Honey badgers though don’t shirk from the apex of the pyramid of life and they’re not out there to be fodder.
In 2014, with a series of radical changes to the cars tempering Vettel’s driving style, Ricciardo has been Red Bull Racing’s ace driver. While his German teammate has managed just two podiums in 11 races, both of them third placings, the honey-badger-inspired efforts of Ricciardo have seen him notch up 5 podiums. Those numbers too have not been down to luck – As well as out-badgering his more experienced colleague on race day, Ricciardo consistently out-qualifies Vettel in the lead-up too.
It’s not just Vettel that Ricciardo out-badgers either. Two of those podiums in 2014 have been wins, both achieved via overtaking moves on quality opponents with scant laps remaining. In the latest of those, last weekend’s Hungarian Grand Prix, Dan hunted down Lewis Hamilton and Fernando Alonso, former Driver’s Champs no less, and then picked them off with a series of intelligently brazen passes. This is the honey badger way – It’s not the victory, it’s the manner in which it gets achieved.
This leads us to the final sporting Honey Badger of this post. Lithuanian cyclist Ramūnas Navardauskas rides for the Garmin-Sharp team. Unusually for a professional cyclist (and a honey badger), he is a big dude – 6’3″ and weighing at nearly 80kg. There’s another un-honey-badger-like pointer – Navardauskas isn’t just a giant, he’s described as a ‘gentle’ one too.
He wasn’t gentle in Stage 19 of this year’s Tour de France though. As a late call-up for the race, and replacing the popular David Millar on the Garmin-Sharp Tour roster, Navardauskas tried a move that almost never comes off – He made a solo break for the line with a little over 10km to go. The odds are against solo breaks – A group of riders, such as the mass that makes up the Tour peloton, will always have the edge in cutting through the air and time after time they will utilise that advantage to hunt down escapees before the line and in such a way that sets up an en masse sprinting battle.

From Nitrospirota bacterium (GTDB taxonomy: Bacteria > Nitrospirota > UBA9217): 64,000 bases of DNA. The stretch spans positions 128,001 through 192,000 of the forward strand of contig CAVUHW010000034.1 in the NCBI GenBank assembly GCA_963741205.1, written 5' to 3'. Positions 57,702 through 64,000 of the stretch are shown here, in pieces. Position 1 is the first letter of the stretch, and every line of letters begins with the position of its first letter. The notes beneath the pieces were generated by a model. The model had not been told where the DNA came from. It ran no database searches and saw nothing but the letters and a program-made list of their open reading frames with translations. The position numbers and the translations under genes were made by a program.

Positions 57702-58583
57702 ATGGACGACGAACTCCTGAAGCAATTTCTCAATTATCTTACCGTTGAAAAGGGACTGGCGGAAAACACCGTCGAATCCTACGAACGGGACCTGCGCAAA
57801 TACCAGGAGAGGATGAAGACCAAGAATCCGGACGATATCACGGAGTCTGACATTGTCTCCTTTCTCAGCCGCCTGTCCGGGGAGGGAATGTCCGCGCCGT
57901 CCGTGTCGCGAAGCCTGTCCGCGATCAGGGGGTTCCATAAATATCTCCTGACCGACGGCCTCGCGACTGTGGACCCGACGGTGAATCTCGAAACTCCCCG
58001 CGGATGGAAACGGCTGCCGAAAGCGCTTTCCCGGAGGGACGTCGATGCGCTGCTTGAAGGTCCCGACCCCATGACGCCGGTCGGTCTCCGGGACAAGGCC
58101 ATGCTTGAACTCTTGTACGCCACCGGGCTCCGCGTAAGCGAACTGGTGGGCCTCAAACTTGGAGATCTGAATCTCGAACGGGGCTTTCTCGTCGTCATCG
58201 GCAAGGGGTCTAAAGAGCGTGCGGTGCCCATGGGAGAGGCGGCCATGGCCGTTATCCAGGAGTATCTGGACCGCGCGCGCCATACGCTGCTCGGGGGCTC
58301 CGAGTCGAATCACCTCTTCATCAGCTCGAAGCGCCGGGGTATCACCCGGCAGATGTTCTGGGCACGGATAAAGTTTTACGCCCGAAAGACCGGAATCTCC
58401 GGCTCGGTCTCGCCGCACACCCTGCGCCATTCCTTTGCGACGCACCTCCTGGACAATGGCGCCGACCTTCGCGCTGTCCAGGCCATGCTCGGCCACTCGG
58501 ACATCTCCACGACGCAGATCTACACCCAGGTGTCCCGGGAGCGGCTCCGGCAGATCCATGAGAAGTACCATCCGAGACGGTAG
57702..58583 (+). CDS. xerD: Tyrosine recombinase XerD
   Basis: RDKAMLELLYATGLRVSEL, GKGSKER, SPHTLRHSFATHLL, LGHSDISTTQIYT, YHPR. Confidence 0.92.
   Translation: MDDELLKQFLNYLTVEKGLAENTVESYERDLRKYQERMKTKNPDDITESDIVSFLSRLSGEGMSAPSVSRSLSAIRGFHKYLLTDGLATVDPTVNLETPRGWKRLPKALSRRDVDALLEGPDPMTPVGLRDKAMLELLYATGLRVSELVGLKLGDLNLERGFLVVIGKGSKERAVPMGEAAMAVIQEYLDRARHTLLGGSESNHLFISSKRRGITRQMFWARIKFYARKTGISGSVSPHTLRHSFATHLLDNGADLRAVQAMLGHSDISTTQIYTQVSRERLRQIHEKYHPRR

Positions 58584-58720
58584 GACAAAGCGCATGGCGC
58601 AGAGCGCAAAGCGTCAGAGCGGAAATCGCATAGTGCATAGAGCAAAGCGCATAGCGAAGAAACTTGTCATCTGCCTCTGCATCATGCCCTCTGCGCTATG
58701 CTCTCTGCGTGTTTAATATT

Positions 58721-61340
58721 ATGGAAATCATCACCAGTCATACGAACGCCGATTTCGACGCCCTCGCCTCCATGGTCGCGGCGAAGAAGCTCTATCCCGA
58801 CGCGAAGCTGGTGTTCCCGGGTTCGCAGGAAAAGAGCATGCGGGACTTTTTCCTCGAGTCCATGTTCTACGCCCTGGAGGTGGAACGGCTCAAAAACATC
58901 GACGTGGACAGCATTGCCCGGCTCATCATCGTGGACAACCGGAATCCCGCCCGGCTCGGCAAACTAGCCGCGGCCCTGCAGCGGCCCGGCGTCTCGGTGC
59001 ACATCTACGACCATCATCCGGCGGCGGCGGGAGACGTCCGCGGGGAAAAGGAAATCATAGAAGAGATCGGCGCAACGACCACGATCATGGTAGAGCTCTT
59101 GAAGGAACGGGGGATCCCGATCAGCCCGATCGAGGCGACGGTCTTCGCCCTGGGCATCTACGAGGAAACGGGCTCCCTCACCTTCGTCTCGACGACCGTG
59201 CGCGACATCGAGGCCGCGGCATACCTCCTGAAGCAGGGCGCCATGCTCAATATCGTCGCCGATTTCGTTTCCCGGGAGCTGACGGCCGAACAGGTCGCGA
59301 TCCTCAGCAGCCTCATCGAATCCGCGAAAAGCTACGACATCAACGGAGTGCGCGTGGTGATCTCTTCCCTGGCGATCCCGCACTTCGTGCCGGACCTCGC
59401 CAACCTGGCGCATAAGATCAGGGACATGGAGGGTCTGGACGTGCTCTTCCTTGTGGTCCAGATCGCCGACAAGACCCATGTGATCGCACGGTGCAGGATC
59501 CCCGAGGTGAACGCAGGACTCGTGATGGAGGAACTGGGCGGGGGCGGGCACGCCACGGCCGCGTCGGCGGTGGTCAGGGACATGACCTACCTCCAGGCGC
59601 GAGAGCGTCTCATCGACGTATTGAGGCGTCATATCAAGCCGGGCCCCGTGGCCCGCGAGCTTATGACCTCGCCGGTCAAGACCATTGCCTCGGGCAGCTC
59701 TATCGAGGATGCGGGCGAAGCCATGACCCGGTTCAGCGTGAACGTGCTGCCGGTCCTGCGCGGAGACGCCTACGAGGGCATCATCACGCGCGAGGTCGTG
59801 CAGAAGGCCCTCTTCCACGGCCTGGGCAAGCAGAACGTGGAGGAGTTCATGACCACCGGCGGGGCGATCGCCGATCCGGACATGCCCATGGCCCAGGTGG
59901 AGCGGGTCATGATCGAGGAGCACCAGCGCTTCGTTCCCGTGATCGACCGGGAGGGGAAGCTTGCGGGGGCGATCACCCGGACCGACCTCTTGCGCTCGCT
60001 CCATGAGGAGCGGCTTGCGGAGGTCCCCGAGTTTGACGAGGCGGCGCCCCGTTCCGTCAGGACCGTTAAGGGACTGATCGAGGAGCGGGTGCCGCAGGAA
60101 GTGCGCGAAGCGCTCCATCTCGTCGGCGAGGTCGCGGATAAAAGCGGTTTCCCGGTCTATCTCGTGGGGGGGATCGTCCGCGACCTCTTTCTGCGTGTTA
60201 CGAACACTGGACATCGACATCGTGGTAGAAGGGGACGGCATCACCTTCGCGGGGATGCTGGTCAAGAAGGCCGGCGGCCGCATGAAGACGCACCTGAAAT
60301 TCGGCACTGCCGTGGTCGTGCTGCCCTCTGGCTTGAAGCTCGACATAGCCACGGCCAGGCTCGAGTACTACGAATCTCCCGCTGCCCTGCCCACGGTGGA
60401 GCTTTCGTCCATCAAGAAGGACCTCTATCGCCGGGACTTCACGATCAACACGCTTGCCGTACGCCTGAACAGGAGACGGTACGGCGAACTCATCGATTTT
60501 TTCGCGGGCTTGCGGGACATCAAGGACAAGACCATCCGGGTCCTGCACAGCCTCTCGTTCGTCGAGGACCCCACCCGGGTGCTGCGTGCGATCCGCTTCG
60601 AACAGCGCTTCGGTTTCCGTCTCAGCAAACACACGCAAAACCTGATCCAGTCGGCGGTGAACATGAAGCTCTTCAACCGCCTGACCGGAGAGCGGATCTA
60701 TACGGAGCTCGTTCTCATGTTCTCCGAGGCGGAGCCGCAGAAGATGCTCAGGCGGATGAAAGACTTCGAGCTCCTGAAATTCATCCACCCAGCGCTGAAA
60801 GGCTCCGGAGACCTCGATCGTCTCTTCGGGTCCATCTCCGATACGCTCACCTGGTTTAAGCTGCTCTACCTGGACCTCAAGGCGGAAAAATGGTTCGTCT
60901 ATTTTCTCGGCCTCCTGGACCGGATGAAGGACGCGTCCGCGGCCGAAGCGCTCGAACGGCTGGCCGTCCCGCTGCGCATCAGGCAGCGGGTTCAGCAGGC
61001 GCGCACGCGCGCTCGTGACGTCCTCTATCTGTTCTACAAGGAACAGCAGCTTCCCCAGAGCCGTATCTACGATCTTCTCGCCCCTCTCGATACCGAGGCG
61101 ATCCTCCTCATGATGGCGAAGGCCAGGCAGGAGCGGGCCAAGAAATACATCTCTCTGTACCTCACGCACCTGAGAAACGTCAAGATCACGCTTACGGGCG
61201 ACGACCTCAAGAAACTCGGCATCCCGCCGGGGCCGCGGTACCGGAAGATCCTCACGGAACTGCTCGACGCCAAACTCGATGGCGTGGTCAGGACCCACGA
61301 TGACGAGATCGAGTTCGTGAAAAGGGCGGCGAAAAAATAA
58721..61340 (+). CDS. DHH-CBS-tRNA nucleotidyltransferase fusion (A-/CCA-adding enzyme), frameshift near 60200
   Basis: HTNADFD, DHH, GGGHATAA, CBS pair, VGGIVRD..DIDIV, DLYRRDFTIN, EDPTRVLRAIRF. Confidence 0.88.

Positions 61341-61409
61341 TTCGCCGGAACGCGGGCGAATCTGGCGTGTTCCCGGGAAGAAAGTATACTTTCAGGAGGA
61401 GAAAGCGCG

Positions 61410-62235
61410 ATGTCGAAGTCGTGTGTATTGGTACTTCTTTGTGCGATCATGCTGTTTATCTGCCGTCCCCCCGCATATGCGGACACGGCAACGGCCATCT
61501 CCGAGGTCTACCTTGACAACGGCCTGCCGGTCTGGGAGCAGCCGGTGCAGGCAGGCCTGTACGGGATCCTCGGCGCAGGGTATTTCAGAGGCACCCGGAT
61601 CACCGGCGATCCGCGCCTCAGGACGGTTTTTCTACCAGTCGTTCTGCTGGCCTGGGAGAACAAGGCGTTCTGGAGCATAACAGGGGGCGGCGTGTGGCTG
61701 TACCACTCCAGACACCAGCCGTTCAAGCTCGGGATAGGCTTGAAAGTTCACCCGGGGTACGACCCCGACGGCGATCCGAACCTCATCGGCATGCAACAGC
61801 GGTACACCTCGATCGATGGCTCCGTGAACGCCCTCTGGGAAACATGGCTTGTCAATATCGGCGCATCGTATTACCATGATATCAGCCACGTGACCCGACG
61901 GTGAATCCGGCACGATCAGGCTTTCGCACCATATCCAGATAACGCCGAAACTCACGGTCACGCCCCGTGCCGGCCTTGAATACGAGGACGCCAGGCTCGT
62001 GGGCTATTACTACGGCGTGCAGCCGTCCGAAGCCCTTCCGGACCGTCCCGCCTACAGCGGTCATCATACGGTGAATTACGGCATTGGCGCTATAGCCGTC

Honey badgers and odds though – They just don’t read ‘em, and so this cycling honey badger tore through the streets, barely ahead of the chasing pack, and aided by a crash in that chasing pack, was able to surge across the line for Lithuania’s first ever Tour de France stage win.
Vive le Honey Badger!
Which brings us almost to the end of this post. There will be no solo break to finish it though. Instead I thought I’d let it tail off with a Honey Badger sacrificing himself for the good of his most precious team – His family.
Nick Cummins left the Western Force and turned his back on the Australian Wallabies earlier this year to take up a lucrative contract in Japan. He did so for the money but you can’t fault him for it. Rugby is a wearing game and all the more so when you go at it like a honey badger. Cummins can’t do it forever and he needs to make the maximum amount of money now.
For his family.
Cummins has 6 siblings and two of them have cystic fibrosis. To make matters tougher, his dad is a sole parent and is battling prostate cancer. That’s a fight worthy of the name, Honey Badger.
Luck to ya Nick. You and all the honey badgers out there.
The hanger-like structure that dominates this photo is Glasgow Caledonian University’s Arc Health and Wellbeing Facility, home to Glasgow Roller Derby – Photo: Knwwsss, 2009. Knwwsss is not affiliated with Longworth72. Image cropped by Longworth72.